Talking points by Francoise Jacob, UN Serbia Resident Coordinator on the occasion of introduction of the Leave No One Behind tool.
Dobar dan, good afternoon, Madame la Ministre, Madame Dy speaker of the house, colleagues,
It is a unique occasion to have a high-level event focusing exclusively on the concept of Leave No One Behind, Da niko ne bude izostavljen. I would like to thank everyone who was involved in developing this tool – that includes national authorities, civil society, academia, representatives of marginalized groups, the UN System and other relevant actors – with special thanks to minister Comic for her commitment to run this process to its completion.
As you know, the UN top priority is the realisation of Agenda 2030, and at the heart of the agenda we have 2 key pillars: Peace in all its forms and Leave no one behind.
1. Allow me to share an important clarification about the Leave no one behind concept: It means ending extreme poverty and reducing inequalities among both individuals and groups, and it goes well beyond being an anti-discrimination agenda. Key to leaving no one behind is the prioritisation and fast-tracking of actions for the poorest and most marginalised people. This concept came from the realisation that concentrating policy on outcomes defined by national averages concealed disparities affecting the poorest groups. It is a recognition that trickle-down progress is insufficient or inadequate – and that explicit and pro-active attempts are needed to ensure marginalised, vulnerable populations are included in law and policy making from the start. its call to narrow the gaps between disadvantaged groups and the rest of society.
2. This LNOB tool is a practical attempt to make laws, national policies, national action plans and budgets are inclusive. This is not only about social protection and anti-discrimination efforts. Instead, it aims to address all areas of economic and social development and transformation. The tool is designed to provide practical step-by-step guidance and identify entry points where paying attention to human rights principles will result in the biggest dividend for the society.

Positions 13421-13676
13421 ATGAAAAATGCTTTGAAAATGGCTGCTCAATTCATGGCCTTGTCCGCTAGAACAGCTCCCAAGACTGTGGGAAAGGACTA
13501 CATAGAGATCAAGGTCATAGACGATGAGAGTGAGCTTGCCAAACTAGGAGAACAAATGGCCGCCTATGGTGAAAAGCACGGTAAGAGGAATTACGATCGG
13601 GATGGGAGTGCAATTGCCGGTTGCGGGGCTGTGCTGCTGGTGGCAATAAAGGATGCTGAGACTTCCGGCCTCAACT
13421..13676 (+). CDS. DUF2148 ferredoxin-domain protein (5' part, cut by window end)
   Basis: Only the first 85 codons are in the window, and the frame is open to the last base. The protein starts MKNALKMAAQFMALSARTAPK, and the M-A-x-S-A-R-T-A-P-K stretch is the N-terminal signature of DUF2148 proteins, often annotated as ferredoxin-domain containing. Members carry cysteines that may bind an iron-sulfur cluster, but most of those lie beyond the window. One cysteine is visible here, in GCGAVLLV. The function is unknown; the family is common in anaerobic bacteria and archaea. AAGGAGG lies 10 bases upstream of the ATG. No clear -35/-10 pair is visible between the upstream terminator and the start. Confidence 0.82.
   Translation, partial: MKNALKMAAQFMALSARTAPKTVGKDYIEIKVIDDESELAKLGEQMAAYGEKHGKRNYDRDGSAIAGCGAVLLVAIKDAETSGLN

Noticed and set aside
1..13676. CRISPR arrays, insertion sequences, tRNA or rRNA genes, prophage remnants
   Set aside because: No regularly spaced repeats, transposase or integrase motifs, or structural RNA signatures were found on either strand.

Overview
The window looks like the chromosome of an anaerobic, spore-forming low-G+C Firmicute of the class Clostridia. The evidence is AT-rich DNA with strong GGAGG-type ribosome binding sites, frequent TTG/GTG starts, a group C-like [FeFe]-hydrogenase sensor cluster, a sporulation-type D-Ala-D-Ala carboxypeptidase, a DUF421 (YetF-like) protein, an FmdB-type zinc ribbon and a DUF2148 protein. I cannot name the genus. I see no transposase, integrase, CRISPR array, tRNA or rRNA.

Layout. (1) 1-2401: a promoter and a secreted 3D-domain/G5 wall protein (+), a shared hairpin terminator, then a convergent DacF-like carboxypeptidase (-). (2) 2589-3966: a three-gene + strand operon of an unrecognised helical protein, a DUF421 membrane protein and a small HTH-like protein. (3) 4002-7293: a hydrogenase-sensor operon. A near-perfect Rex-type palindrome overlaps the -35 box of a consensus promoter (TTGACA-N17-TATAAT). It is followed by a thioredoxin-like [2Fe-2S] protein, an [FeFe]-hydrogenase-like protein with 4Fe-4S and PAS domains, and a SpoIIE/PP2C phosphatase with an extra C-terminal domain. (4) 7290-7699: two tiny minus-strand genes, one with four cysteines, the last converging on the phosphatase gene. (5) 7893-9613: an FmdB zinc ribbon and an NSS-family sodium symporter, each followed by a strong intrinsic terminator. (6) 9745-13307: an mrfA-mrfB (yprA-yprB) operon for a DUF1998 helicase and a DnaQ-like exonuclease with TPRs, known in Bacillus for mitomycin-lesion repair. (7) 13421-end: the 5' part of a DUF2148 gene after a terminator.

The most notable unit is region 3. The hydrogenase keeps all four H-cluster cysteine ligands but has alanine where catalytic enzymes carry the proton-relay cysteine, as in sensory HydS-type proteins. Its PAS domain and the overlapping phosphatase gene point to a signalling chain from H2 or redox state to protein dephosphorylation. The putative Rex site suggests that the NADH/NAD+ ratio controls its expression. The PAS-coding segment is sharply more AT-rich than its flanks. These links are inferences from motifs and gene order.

Let me give you a couple of examples: the energy transition vs the just transition: while the country is developing and adjusting a new legal framework for the energy transition and for encouraging energy efficiency, it is important to include solutions and options for those who will be most affected: the coal workers, the communities around them, the energy poor. Air pollution affects poorer neighbourhood more than any other area: how do we consider this in infrastructure investments? Other areas would include urban mobility (ensuring poorer neighbourhoods get adequate public transport) or sustainable food systems (including specific provisions/incentives for small holders, screening all new upcoming laws related to agriculture).
3. Developing the tool is the first step. Priorities will only make a difference if we are able to translate them into concrete processes, policies, and projects. So today I call on the law and policy makers in all relevant government institutions to fully adopt and embrace the concept of the tool and to augment the impact of their actions to reduce inequality gaps. I also call on our development partners to ensure that every one of their financing and investment considers the principle of LNOB.
4. This important pilot is an opportunity to share good practices from Serbia:
The LNOB tool in Serbia can be considered a global pilot initiative that will resonate in the region and much beyond. (refer to Vucic speech at the GA last night). It can and should serve as an inspiration to any country wishing to embed equality and non-discrimination systematically and inclusively in national policymaking – as a way to meaningful, long-lasting societal change.
This initiative was also developed in the spirit of building trust and partnership between multiple parties. We may have different perspective and opinions, but we want to reach the same goal. As many of you know, one of my mandate as RC, and personal ambition is to nurture a culture of dialog in this country, no matter the circumstances.
So I would really recommend that you feature this in the upcoming 2023 SDG Summit and the various global and regional events which will take place as we cross the halfway line to 2030. We also have the 4th Universal Periodic Review of Serbia scheduled for 2023 - another opportunity to inform the global public and commit to ensuring the tool is applied across the national policymaking and implementation processes.
To conclude, the LNOB tools draws from the International human rights obligations embedded in the Universal Declaration of Human Rights and international human rights law. It highlights our shared responsibility to place human rights front and centre of policymaking and implementation efforts. I really hope that we will accelerate such action. Hvala.